Teacher Awarded for Child Development Skills

Arpee Markarian

For the past 18 years, Debbie Frohmuth has walked into her classroom at the Child Development Center on campus and into the lives of young children.

But on April 15, this mother and senior master teacher walked on stage, in front of a crowd of about 300 at the Dorothy Chandler Pavilion in Los Angeles, and accepted the Preschool Teacher of the Year Award.

“I am very proud and very excited,” Frohmuth said in a soft-spoken voice. “It’s great.

Winning this award acknowledges our field and supports high-quality childcare. I think that recognizing the field is going to make a difference for the future of the children.”

This first-ever ceremony honoring early childhood educators took place during The Week of the Young Child, an annual celebration that focuses on early childhood programs and raises awareness of the needs of children and their families.

Frohmuth and five other L.A. County preschool teachers were recognized by The Los Angeles Universal Preschool (LAUP), the event sponsor.

“The teachers we recognized today have one thing in common,” said Gary Magniofico, LAUP Chief Executive Officer. “They share a deep-seated commitment to going above and beyond the call of duty to ensure that young children are receiving a quality preschool education that will help them succeed in school and in life. They are a shining example of what the teaching profession is all about.”

This nonprofit organization was established in 2004 to create and fund the classrooms of 4-year-olds in preschools across L.A.
County. With $600 million funding through 2009 from First 5 LA, the commission instituted by Prop. 10, they contribute to programs in a variety of settings including public, private, and charter centers.

A panel that included the L.A. County Board of Supervisors evaluated nominees on such areas as creative instructional strategies, fostering a classroom climate characterized by enthusiasm for teaching and learning, and engaging others in supporting pupils’ learning and development, such as parents and teaching assistants.

Frohmuth was among 100 L.A. County early education teachers nominated for the award by someone at their preschool. They were all picked for their strong commitment to a quality preschool education, and their dedication to making a positive contribution to the children they serve.

Jeannette Tashiro, Director of GCC’s Child Development Center, and a parent, selected Frohmuth out of 10 teachers working at the center.

“We are quite honored to have not only the child development center,” Tashiro said, “but also the acknowledgment of Debbie’s hard work and dedication for so many years to the college and to the field.I think she stands out in her own way with her commitments to the college.”

Frohmuth’s colleagues thought she deserved to be elected, said Tashiro.

Among family and friends sharing Frohmuth’s special day was her student Mira Delfino, a 5-year-old blond girl who held a sign that read “I love Debbie,” with a heart drawn in the middle. She “loves being around Debbie” and attended the event with her parents, who wanted to give her the opportunity to be there with Frohmuth, said Tashiro.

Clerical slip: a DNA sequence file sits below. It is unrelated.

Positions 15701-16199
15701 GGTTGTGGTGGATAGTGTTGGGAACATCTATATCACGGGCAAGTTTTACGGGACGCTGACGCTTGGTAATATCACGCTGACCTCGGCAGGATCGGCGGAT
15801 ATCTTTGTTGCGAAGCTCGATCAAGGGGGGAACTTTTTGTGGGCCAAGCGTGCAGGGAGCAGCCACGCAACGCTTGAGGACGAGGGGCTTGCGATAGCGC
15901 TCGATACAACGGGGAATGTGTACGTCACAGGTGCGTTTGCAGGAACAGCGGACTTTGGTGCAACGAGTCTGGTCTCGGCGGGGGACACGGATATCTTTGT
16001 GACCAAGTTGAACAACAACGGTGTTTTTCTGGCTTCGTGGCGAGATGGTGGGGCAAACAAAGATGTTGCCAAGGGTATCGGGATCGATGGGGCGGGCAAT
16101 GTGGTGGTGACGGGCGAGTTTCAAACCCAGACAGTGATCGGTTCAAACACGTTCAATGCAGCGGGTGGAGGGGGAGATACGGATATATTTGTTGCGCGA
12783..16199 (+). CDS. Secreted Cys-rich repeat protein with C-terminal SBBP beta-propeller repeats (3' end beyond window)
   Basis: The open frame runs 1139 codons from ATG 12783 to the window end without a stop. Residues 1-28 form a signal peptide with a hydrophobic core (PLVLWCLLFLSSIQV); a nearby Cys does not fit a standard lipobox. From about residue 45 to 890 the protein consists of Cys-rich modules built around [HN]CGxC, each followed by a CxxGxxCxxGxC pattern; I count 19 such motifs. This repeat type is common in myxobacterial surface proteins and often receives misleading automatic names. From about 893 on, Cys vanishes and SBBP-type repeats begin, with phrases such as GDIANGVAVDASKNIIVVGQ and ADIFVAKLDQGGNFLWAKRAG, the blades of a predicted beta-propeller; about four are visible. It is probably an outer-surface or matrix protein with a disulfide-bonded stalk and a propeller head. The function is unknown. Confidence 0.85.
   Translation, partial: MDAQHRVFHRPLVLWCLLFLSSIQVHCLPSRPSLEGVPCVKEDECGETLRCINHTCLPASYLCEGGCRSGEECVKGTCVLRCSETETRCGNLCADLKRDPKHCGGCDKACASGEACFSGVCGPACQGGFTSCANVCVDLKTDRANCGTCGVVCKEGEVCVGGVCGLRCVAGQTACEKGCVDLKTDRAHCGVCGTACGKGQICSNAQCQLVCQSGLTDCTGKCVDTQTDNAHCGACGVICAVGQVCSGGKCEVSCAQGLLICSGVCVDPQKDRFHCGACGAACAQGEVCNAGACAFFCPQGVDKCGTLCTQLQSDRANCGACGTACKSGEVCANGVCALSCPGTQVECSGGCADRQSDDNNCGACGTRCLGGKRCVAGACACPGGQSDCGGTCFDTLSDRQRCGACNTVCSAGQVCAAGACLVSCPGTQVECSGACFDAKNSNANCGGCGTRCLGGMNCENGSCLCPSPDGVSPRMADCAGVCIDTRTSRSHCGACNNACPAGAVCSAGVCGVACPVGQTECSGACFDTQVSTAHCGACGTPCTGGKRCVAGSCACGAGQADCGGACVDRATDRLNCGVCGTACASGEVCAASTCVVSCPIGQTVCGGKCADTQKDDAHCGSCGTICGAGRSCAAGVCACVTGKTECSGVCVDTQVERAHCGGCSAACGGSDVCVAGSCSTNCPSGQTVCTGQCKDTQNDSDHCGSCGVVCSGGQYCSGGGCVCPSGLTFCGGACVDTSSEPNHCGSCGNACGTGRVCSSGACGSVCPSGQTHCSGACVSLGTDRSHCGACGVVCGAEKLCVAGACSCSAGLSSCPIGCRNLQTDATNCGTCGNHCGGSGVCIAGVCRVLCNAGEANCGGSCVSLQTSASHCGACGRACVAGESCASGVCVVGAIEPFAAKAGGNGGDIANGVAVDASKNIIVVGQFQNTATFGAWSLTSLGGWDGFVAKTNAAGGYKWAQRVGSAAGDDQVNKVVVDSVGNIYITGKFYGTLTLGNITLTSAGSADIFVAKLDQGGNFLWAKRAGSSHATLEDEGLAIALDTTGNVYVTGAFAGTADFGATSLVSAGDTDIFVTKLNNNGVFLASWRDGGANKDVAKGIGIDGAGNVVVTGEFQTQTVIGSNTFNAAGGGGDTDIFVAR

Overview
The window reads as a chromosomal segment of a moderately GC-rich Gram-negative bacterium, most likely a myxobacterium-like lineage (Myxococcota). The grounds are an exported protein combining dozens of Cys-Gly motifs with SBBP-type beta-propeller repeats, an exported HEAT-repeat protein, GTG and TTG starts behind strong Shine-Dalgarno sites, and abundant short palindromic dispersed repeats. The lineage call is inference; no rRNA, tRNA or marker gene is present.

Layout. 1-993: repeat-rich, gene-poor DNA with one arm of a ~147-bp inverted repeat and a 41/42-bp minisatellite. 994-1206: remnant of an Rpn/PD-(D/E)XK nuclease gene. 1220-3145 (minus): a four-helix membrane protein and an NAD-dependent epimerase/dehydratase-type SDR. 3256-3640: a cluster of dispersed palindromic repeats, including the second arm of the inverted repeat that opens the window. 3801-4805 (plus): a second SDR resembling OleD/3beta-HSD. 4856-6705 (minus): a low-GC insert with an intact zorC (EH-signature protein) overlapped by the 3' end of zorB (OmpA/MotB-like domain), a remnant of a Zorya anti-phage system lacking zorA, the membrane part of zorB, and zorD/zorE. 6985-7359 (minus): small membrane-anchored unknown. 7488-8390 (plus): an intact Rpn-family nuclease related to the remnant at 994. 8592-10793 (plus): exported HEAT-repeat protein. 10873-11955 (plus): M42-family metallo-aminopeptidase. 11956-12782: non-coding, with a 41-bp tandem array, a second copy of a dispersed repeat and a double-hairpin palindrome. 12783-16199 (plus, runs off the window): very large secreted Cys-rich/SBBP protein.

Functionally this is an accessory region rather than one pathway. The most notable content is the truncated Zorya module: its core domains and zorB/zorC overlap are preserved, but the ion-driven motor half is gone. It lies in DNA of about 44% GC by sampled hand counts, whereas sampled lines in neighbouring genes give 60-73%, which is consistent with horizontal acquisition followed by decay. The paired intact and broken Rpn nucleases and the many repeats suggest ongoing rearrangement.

Frohmuth has been working with children for 31 years. After she graduated from Cal State Northridge in 1977 with her bachelor’s in child development, she worked at VOA Maud Booth Family Center in North Hollywood and Montrose Christian Montessori before moving to the Child Development Center on campus in September 1990, when it first opened.

Along with co-teacher Jacque Huggins, she now instructs 16 students in the LAUP Pre-Kindergarden class, which she has taught for four years.

But Frohmuth involves her students in more than just playing games, reading and drawing pictures.

She has developed her own curriculum unit on photography, a passion she has incorporated into her classroom that she says helps students build their vocabulary and promotes literacy through first-hand experiences.

She has taught children how to take pictures of one another for assignments through basic demonstrations on the parts of cameras, how to hold them, frame a picture, click the shutter, and the function of light. They explored film, negatives, slides, and black and white photographs on their field trips to a photography studio and to the darkroom lab on campus.

Even the playroom transforms into a portrait studio and darkroom, complete with tripod, backdrop, dress-up clothes, trays, tongs, and supplies.

At the end of the lesson, the poster boards that the children design, with pictures are displayed for parents, children, college students, and staff to enjoy.

This class drew the attention of the Glendale News Press, which wrote an article about it in 2003.

Frohmuth also mentors college students at the center, which serves as a laboratory for those completing their required hours for the Child Development major. Volunteers from Crescenta Valley High School, Pacific Oaks College, UCLA, and other campuses also spend time in her class.

It is for all of these achievements, and more, that Frohmuth received her award.
After she and the other five award winners graced the stage, short video clips were shown of each of them in their preschools, talking about the value of working with children every day.

“I dedicated my career to preschool because of the impact it has on children’s lives and their families,” Frohmuth said in her video clip.

“I want to make sure that I meet the needs of every individual child. There is a big range in the classroom in ages as well as developmental stages, and I think that knowing my children and what they need and respecting them is the most important thing that I can do.”